Traditional Higher Ed Dying
When I talk with college leaders about the challenges they face from online education--innovative new ventures, scorecards, resistance to higher tuition etc.--many are still in denial. They continue to believe that the traditional higher education model – which with bells and whistles has survived for 1,000 years – will never fundamentally change.
Tell that to a newspaper executive or journalist, who has seen his world turned upside down by web news services and the collapse of classified ad revenue. Or to a former travel agent rendered obsolete by Travelocity.
Higher education is quickly becoming engulfed in a similar tsunami of disruptive innovation. I’ve written on the background to this. And the pattern and reaction in higher education is very similar to other transformed industries. For example:
The disruptive innovator first aims at an unserved or underserved market using a new technology or service. So initially it doesn’t seem a big threat. Sony’s 1950s transistor radio was first marketed to teenagers who had never owned a radio. And MOOCs and other innovations are still mainly aimed at non-users of college.
The innovative product is initially not very good. That allows the traditional suppliers to dismiss it as shoddy. That was true of early personal flight reservation systems. Sony’s early products were cheap but crackly – but good enough for listening to rock and roll. Similarly, cutting edge online education has plenty of hiccups and – for now – isn’t a head-on challenge to established colleges with full-time faculty and impressive facilities. But the experience of other industries suggests that improvements will reach a tipping point where it will indeed mount a full-scale “invasion” of the existing market.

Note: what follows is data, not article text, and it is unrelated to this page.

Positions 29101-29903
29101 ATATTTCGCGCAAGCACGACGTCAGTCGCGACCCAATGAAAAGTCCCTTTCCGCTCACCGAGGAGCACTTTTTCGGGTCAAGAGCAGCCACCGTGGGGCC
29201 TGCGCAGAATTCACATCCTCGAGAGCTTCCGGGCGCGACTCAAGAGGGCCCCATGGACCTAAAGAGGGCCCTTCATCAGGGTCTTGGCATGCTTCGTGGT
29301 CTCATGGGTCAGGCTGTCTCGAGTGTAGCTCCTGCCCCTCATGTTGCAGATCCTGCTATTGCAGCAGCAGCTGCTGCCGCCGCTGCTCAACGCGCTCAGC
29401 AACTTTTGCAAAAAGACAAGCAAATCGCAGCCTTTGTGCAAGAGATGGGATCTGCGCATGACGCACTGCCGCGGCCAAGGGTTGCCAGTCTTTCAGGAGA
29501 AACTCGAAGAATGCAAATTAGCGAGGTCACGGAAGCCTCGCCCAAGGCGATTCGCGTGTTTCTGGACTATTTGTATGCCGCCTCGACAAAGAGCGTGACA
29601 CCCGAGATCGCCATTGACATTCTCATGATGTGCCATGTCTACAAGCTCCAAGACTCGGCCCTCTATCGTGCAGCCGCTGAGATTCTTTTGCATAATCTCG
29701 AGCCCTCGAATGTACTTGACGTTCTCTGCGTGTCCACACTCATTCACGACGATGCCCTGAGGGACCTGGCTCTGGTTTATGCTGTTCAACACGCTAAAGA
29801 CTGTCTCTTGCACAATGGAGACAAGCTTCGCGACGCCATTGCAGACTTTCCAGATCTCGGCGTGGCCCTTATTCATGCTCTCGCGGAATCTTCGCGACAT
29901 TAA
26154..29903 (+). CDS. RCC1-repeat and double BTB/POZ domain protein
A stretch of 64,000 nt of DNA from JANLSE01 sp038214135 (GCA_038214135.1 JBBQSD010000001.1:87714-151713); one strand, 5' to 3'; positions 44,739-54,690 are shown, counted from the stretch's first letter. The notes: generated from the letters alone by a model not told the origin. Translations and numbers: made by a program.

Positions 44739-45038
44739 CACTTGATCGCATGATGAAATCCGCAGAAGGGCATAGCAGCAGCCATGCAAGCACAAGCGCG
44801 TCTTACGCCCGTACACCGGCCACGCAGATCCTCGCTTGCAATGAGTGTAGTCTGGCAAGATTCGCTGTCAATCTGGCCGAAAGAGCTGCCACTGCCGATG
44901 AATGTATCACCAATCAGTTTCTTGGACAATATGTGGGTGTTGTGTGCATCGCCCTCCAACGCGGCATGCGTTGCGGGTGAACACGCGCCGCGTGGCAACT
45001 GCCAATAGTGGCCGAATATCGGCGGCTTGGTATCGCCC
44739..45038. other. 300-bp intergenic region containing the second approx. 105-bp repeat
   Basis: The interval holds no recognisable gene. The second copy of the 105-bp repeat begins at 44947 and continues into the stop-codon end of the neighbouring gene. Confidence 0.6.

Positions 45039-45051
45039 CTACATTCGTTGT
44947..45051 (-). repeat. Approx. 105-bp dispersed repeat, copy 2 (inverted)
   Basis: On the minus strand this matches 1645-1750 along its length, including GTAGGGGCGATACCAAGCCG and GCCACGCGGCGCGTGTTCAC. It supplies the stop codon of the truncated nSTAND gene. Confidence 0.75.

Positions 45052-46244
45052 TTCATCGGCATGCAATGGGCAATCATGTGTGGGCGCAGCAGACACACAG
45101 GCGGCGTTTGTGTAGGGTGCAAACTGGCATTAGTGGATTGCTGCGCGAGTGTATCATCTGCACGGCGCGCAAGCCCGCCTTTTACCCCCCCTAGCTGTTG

The disruptive innovator also experiments with business models that could transform the very nature of the industry, as Steve Jobs did with iTunes. And new models like Western Governors University, or Southern New Hampshire, or UniversityNow, or the next wave of models, pose an existential threat to the 1,000-year-old model.
Sometimes public policy helps trigger disruptive change. Deregulation starting in the late 1970s opened widening cracks in the Ma Bell monopoly and sharply accelerated telecom innovation. If Congress delinks student aid from the moribund accreditation system, and further encourages meaningful quality scorecards, the same will happen in higher ed.
So leaders of traditional colleges need to think differently about the new wave of competition. They can’t defend themselves with a few technology wrinkles. They have to imagine and plan for a very different world:
A world without accreditation and credit hours as the basic units of service, replaced perhaps by competency measures and independently credentialed courses.
A world in which students customize their degrees (or equivalent) from multiple institutions and experiences, with only a relatively short period in a full-service brick-and-mortar institution.
And a world where students want different products at different prices, just as in other industries. Traditional colleges will have to learn about differential pricing for different levels of educational service.
No wonder an innovator might greet a typical college president with the traditional Chinese curse: “May you live in interesting times.”